Facebook has not earned my trust. Just the opposite, in fact.
>companies plumb out of ideas can get away with this kind of rounded corner type shit.
'Rounded corners' wasn't a patent. It was a Design Patent- a very different concept, albeit one with an unhelpful name. If you haven't got the distinction clear in your mind, your comments are not likely to be to the benefit of anyone here.
On the face of it, Apple had a point - the phones Samsung released after the introduction of the iPhone looked very similar to the iPhone, since they sported the same radius of corners as the iPhone, whereas Sammy's previous efforts hadn't.
Whilst the phrase 'rounded corners' might have featured in the complaint, it was merely a part of the description. It was the ratio between the specific radius of the corners and of the other dimensions of the device that was covered under the Design Patent.
My old man still asks to this day "Is that an iPhone?" when seeing any touch-screen phone (even though I've got him to buy himself a Nexus 5), suggesting that the charge of confusing potential customers is not without merit.
Lay it to rest, please.
Having read through the linked patent application, the prior art that springs to mind is that of the MacBook that some guy hacked about with some years ago... basically, he accessed the accelerometers in the MacBook's HDD and mapped the output to some common user commands. End result? Smacking the left hand side of the MacBook's lid made his browser go back, smacking the right-hand side made it go forward.
Without commenting further on this specific application (I do try and grok a patent application before commenting here, but I am not a patent expert), the OP is correct; the Patent Office might be stupid, whereas a company would be stupid not to try their luck.
Re: Why did you pick such a crap luddite-phone?
>Why did you pick such a crap luddite-phone?
I seem to recall that the writer gave the reasoning behind his specific choice of phone in an article a couple of weeks ago... though he hasn't linked to it in today's piece.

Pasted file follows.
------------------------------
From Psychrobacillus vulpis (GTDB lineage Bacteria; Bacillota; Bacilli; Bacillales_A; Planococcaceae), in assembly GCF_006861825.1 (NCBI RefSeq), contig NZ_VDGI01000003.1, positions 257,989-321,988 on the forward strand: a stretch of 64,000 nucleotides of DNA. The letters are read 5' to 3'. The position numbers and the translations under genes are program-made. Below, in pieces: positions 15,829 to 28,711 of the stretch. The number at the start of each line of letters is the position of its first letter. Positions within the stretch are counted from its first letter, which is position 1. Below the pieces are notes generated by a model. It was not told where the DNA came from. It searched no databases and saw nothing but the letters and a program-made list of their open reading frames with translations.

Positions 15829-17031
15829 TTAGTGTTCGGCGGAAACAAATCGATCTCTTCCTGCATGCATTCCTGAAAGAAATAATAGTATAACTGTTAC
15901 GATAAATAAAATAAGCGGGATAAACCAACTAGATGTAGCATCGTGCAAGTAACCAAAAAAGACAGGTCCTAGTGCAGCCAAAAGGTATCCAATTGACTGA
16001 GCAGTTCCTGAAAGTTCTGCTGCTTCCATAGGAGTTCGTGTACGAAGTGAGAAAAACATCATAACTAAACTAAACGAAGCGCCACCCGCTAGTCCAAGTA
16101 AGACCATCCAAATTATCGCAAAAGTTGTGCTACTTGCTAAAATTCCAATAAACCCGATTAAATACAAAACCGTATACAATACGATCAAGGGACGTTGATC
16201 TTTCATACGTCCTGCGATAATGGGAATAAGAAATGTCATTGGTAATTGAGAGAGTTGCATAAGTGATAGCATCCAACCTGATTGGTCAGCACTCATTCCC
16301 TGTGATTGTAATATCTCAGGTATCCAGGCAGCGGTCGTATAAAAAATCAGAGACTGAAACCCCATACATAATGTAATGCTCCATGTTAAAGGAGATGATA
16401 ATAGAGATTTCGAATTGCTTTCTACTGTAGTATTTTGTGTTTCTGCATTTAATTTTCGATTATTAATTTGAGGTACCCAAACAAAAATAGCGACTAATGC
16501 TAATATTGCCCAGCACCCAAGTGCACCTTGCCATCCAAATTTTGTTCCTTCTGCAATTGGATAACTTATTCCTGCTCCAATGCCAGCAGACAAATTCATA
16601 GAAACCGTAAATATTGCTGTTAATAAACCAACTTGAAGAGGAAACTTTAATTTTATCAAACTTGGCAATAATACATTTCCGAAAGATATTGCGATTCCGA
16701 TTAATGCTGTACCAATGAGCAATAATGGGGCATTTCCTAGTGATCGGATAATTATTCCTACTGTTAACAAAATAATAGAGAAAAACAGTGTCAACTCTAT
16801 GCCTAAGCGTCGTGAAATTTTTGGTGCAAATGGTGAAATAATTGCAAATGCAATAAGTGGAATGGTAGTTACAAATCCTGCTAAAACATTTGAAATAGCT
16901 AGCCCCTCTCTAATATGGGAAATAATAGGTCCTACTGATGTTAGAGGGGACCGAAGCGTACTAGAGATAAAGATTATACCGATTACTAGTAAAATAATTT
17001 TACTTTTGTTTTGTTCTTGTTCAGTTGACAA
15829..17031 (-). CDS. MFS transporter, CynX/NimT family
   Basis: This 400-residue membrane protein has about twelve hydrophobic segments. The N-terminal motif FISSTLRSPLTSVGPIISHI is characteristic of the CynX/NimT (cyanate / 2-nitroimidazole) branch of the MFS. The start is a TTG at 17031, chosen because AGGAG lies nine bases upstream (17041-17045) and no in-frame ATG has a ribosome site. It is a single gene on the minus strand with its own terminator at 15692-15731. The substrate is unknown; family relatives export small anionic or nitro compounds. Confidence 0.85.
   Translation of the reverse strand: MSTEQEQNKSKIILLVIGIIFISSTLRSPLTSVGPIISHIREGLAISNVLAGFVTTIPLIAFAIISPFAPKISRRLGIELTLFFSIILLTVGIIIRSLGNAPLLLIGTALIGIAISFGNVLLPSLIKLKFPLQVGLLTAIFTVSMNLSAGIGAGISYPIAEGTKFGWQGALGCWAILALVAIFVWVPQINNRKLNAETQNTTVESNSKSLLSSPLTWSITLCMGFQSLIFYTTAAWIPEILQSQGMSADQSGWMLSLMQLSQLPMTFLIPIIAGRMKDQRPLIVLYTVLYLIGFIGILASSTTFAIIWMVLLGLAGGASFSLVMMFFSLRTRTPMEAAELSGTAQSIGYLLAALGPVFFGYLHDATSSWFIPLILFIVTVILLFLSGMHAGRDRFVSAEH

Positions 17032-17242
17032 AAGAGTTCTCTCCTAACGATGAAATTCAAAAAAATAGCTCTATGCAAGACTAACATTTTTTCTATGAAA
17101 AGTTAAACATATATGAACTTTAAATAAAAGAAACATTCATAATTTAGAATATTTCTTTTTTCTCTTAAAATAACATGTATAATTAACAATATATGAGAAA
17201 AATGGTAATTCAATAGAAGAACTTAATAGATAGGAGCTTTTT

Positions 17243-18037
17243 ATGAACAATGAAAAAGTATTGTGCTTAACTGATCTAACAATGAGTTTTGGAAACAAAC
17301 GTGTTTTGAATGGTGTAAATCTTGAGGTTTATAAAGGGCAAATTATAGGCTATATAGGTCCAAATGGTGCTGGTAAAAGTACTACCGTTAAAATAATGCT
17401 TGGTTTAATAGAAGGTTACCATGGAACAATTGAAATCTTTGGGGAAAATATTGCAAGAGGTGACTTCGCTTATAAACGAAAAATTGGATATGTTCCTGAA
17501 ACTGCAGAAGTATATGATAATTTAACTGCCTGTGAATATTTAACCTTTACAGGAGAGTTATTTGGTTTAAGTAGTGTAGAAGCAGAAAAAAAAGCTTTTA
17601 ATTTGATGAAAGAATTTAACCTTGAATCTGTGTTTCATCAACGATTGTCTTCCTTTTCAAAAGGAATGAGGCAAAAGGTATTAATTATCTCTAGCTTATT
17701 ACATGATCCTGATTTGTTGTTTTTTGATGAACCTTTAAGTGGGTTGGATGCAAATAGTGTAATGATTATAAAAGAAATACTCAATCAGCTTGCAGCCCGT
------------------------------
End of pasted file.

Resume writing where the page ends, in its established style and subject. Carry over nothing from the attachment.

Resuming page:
>But seriously... settling arguments in pubs is a *really* bad reason to have a smartphone.
It was the same reason that Guinness started publishing a Book of World Records every year.
>It can surf the web, take photos, take notes, play video, organize meetings, sing & dance. It's a smartphone, just a bad/poorly specced one one with a small screen.
The divide between a 'feature-phone' and a smartphone' is a bit fuzzy, but most people would describe the above Nokia as a 'feature-phone', to distinguish it from phones that run OSs supported by 3rd party software (besides Java apps, obviously).
but as I said, it's a fuzzy definition:
Re: £1040 for an extra 52gb of ram???
Video can be read off the PCI SSD very quickly, so there is less need to keep all of a project in RAM.
Re: Oooo, the shiny!
>Who needs them if you have room for internal upgrades. Just plug in a card instead of some stupidly expensive external apple specific box.
Maybe, but if you're using an external Thunderbolt box to house a $5000 RED Rocket accelerator card and swap it between users and machines, it doesn't seem so stupidly expensive.
Re: Oooo, the shiny!
It's been assumed by many pundits that AMD have given Apple a very big discount on the FirePro cards... Seeing as how 3rd party software for OSX is now supporting OpenCL and not just nVidia's CUDA as a result of the new Mac Pro, it could be worth it for AMD.
>Phone manufacturers are notorious for releasing a phone then simply not supporting it 6 months later. They can't be allowed to do that anymore.
That's one of Google's motives...
Google have abstracted so much into the propriety Google Play Services that Android version updates are now less important... Google Play Services and all its APIs can be updated through the Play Store, without having to push an Android update through the manufacturers and network providers.